Chick-fil-A controversy shines light on restaurant's Christian DNA
February 4th, 2011
05:09 PM ET

Chick-fil-A controversy shines light on restaurant's Christian DNA

By Dan Gilgoff, CNN Belief Blog Co-Editor

The ongoing Chick-fil-A flap - which has gay rights groups blasting the restaurant chain for donating food to an anti-gay marriage group - may be a fleeting controversy for a privately held company that is more accustomed to fiercely loyal patrons and generally positive press coverage.

But Lake Lambert, author of the book Spirituality Inc., says the flap may be a sign of more turbulence ahead for Chick-fil-A as it attempts to hold onto its conservative Christian business culture while expanding its chain beyond the Bible Belt.

“If you have a faith-based corporate identity and you want to function in the national marketplace, you’re going to continue to encounter resistance to those values because not everybody is going to share them,” says Lambert. “The only other option is some sort of secular identity and that’s not where Chick-fil-A is going.”

Lambert says Chick-fil-A is the most visible example of an American corporation trying to foster a specifically Christian identity. The company is privately held and family-run, making that task somewhat easier.

Lambert says Chick-fil-A founder Truett Cathy signed what Cathy describes as a “covenant” with his children when they took over the company, to help preserve its Christian DNA.

The current controversy erupted when some college campus and gay rights groups blasted the restaurant chain for donating free food to a Pennsylvania organization opposed to gay marriage.

The Human Rights Campaign, a major gay rights group, launched a letter writing campaign to the company, while the Indiana University South Bend went so far as to temporarily suspend Chick-fil-A service in its campus dining facilities.

The fallout provoked Chick-fil-A president Dan Cathy to defend his company in a Facebook video and in a written statement.

“In recent weeks, we have been accused of being anti-gay,” Cathy said in a written statement last Saturday. “We have no agenda against anyone.”

“While my family and I believe in the Biblical definition of marriage,” the statement continued, “we love and respect anyone who disagrees.”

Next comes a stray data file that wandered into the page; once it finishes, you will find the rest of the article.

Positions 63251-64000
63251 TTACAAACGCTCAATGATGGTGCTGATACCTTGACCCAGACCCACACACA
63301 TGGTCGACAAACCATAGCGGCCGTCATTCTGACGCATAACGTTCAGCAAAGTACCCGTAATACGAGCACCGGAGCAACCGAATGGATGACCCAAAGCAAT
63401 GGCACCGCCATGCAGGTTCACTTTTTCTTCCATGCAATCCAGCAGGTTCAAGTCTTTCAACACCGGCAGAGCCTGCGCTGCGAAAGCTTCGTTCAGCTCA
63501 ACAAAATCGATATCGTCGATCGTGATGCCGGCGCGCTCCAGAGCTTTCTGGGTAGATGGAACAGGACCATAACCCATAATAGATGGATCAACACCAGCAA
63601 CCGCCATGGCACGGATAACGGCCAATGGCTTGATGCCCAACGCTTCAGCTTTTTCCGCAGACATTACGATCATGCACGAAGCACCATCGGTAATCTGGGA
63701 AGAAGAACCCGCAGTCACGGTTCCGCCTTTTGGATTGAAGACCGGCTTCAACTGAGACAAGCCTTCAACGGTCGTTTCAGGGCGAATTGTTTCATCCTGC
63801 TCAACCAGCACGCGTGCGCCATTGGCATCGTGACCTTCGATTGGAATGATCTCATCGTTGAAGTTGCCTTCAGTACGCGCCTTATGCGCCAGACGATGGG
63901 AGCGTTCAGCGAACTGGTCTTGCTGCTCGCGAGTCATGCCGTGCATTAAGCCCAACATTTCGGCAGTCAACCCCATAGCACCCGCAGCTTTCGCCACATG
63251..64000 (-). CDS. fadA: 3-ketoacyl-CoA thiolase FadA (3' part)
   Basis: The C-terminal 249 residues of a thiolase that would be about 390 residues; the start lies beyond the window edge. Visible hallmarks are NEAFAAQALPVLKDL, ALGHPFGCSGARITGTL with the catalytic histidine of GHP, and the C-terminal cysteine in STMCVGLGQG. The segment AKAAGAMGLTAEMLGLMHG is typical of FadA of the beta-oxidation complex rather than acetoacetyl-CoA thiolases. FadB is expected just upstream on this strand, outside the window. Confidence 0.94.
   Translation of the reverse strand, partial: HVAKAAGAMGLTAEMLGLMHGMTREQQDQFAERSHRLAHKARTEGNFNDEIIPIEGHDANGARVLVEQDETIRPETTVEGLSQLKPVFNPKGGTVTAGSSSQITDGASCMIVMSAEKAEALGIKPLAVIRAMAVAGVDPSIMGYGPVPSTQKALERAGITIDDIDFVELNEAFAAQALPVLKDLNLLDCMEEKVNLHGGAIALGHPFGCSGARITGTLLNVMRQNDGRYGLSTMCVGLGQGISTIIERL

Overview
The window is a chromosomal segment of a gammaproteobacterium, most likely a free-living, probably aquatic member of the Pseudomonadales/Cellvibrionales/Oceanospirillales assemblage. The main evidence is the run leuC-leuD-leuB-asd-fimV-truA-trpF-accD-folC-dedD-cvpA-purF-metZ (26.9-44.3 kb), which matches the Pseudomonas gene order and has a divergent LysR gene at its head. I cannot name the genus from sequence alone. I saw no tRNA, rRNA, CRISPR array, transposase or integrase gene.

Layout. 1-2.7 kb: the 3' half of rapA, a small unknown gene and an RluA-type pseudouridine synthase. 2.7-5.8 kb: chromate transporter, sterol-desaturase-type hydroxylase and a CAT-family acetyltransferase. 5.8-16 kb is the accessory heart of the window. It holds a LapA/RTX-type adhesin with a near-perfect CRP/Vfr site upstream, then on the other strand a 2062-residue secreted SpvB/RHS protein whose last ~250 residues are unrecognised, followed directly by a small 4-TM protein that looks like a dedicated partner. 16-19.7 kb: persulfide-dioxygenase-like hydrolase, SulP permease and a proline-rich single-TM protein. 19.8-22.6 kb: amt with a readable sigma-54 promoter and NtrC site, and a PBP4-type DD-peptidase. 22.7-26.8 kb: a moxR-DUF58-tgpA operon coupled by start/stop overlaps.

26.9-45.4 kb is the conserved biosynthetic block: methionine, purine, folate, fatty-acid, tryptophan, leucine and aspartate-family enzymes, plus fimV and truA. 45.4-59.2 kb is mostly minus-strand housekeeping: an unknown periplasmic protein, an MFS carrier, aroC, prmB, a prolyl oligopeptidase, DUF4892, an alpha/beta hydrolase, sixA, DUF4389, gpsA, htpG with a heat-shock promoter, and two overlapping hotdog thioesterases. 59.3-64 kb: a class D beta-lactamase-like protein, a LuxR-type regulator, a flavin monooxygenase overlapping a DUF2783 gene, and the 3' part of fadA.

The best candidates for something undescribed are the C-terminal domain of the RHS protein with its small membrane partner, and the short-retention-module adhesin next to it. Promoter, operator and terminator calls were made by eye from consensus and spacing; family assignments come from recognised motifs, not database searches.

The gestures have not mollified many of the chain’s critics, some of whom are airing their grievances on Chick-fil-A’s Facebook page. The Human Rights Campaign is calling on the restaurant to begin participating in the Corporate Equality Index, which rates companies’ treatment of gays.

Christian culture pervades many aspects of Chick-fil-A’s operations, from its corporate purpose – which includes “to glorify God by being a faithful steward of all that is entrusted to us” – to its policy of closing restaurants on Sundays to praying at restaurant openings.

According to a recent case study of the restaurant chain by the Yale School of Management, employees are encouraged to attend prayer services.

Chick-fil-A has over 1,500 locations and began moving beyond the Deep South in the last decade or so. Recently the company has expanded its number of restaurants in the Northeast, creating a more serious presence there.

According to its website, there is only one Chick-fil-A store in New York State, at New York University in downtown Manhattan.

Considering Chick-fil-A’s conservative Christian mission, perhaps the most striking feature of the recent controversy is how unusual it is for the company. As the chain continues to grow, they may find it more difficult to avoid the culture war.

- CNN Belief Blog Co-Editor

Filed under: Christianity • Gay marriage • Gay rights • Money & Faith

soundoff (3,197 Responses)
  1. Ronnie

    Any time there is some discussion about "gay rights", some misinformed person always brings up the civil rights movement. The mistreatment blacks received in this country wasn't brought on them because of the choices they made.

    February 6, 2011 at 7:57 am |
  2. anna p

    does anyone know if you can be an openly gay employee and work at Chick-fil-A?

    February 6, 2011 at 7:57 am |
  3. Earth Art

    How Gay! Make your own chicken chain. Maybe sweet willies love chicken. Leave en alone. Arent there rights you want. Then why dont you feel they have some under their religous beliefs!

    February 6, 2011 at 7:56 am |
  4. Earth Art

    Blessed are the filet makers.

    February 6, 2011 at 7:53 am |
  5. Alan